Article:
He is often called “strong” to suggest even more clearly that democracies, on the other hand, are supposed to be weak. There are those who judge him as “patriotic” and admire him for it. Some others predict that he will soon have reconstituted the USSR, and still others prefer him to the United States, which they accuse of bringing war to Europe by wanting to “annex Ukraine to NATO”.
Everything and anything is said about Vladimir Putin, except that he is in fact lousy, totally lousy, because what is the record of this man whose primary objective is to give back to Russia all or part of the Empire it has lost?
He could not achieve this without joining forces with Ukraine and Belarus, with the two other great Slavic nations historically linked to the Russia of the tsars and then of the Soviets, profoundly Russian-speaking and just as Christian as their giant neighbour. When Solzhenitsyn pleaded for Russia to leave the USSR, he meant that it should do so with its Ukrainian and Belarussian cousins and focus on its Europeanness after having rid itself of Central Asia and the Caucasus, which were, in his eyes, foreign to it.
Ukraine was the cradle of Russia and Kiev the place of its baptism, now a thousand years old. The name Belarussian evokes, in all Slavic languages, a “White Russia”, because this country is the westernmost part of Russia and, culturally speaking, a part of a Slavic area now separated into three independent states.
In other words, there could be no greater imperative for a Russian head of state than to deepen his ties with Ukraine and Belarus. He could only do so by respecting the borders, freedom and territorial integrity of these two countries, in which so many Russian families have close or distant branches, and yet, Vladimir Putin did exactly the opposite.
Like a despot seeking to reclaim lost colonies, he sought to oppose Ukraine’s economic rapprochement with the European Union before annexing Crimea, which had been Russian, of course, but was Ukrainian when Ukraine and Russia separated. He then financed and armed an attempted secession of eastern Ukraine, which he is now reviving, and when the Belarussians wanted to get rid of their dictator, he reimposed him by rushing to his rescue.
From two countries that are as Russophile as they are indispensable to Russia, to which they were so close, Vladimir Putin has managed to turn them into two Russophobic nations that now aspire to integrate into the Western world with the same ardour as the Baltic States did yesterday. Before the annexation of Crimea, an overwhelming majority of Ukrainians rejected the idea of joining NATO. An overwhelming majority of them now support it, even though this does not please at all the European Union, which could have done without such tension with Russia, and even less so the United States, which, since George Bush’s second term in office, has wanted to withdraw from the European theatre for nearly twenty years now, in order to take up the Chinese challenge by concentrating its forces in Asia.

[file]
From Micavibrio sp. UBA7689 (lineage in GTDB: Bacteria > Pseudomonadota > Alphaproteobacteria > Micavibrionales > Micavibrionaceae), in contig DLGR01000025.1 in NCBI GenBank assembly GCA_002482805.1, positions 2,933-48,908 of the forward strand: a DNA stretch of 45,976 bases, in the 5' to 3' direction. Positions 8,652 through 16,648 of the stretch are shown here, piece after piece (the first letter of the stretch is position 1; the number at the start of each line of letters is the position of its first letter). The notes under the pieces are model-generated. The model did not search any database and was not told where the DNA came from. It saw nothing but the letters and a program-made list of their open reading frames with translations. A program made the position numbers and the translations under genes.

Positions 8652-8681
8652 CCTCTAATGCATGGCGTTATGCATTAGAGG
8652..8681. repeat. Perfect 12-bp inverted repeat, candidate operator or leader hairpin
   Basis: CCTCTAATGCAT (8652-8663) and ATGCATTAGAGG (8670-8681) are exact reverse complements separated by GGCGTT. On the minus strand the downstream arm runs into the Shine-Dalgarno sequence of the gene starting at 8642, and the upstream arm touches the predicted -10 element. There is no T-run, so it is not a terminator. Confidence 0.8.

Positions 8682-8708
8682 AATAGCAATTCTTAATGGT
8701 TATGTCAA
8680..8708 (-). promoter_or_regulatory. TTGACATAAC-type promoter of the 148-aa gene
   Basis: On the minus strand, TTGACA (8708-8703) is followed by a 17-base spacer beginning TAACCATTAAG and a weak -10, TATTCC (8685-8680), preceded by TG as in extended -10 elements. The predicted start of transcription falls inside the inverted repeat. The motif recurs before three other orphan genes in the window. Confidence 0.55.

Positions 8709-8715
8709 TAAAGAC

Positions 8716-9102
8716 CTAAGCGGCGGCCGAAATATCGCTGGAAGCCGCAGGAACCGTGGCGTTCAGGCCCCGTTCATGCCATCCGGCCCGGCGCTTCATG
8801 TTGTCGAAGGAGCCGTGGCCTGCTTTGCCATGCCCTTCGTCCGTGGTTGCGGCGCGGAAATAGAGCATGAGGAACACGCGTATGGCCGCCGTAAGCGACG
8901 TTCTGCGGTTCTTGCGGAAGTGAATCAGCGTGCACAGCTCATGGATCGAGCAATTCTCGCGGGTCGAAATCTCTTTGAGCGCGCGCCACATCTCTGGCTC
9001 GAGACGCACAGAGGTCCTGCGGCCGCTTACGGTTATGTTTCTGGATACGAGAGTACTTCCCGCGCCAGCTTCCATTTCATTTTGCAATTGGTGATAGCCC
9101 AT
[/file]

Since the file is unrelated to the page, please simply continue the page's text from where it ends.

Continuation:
With an ounce of lucidity about this new situation, Mr Putin could have been pleased to see the United States themselves performing this “decoupling” of the two sides of the Atlantic, which the Kremlin had been working on in vain since the very beginning of the Cold War. With two inches of political intelligence, he could have understood the immense economic and diplomatic benefits that Russia and himself could gain from this. All he would have had to do was reach out to the European Union, the Ukrainians and the Belarussians, but no!
All this man from the past was interested in was brandishing the threat of war in the illusory hope of restoring Russia to the place it had had in a century that is no more. All this blind man has achieved is to force the United States back into the European game, to revive the Atlantic Alliance and to strengthen the political ties of the 27 European Union states, which have never been closer than in the face of this mobilisation of Russian troops.
Yes, one might say, but force, violence and war prevail in favour of those who are not afraid to use them. Vladimir Putin is one of them, one adds with horror or admiration, and arms can give back to Russia what Gorbachev had lost by promoting democracy and ending the Cold War.
The objection is not groundless. Thanks to war, Vladimir Putin can indeed win back territory. He did it in Crimea in 2014 and in Georgia in 2008. He can even conquer the whole of Ukraine, but once that is done, once he has entered Kiev, how can he eliminate an armed and Western-funded resistance and, above all, govern, feed and develop a nation that hates Russia as never before and looks ever more to the West, just as the Belarussians already do?
This would be all the more difficult because from Moldova to Kazakhstan, from Georgia to Armenia, from Kyrgyzstan to the young urban middle classes of post-Soviet Russia, the whole of the former USSR, including Russia, is tired of dictatorships and envies the freedoms, economic development and security enjoyed by the countries that became members of the European Union and the Atlantic Alliance after leaving the Soviet bloc. Wielding weapons so much and thinking so little, Mr Putin believes he is regaining the past, but it is his future and that of Russia that he will soon have compromised.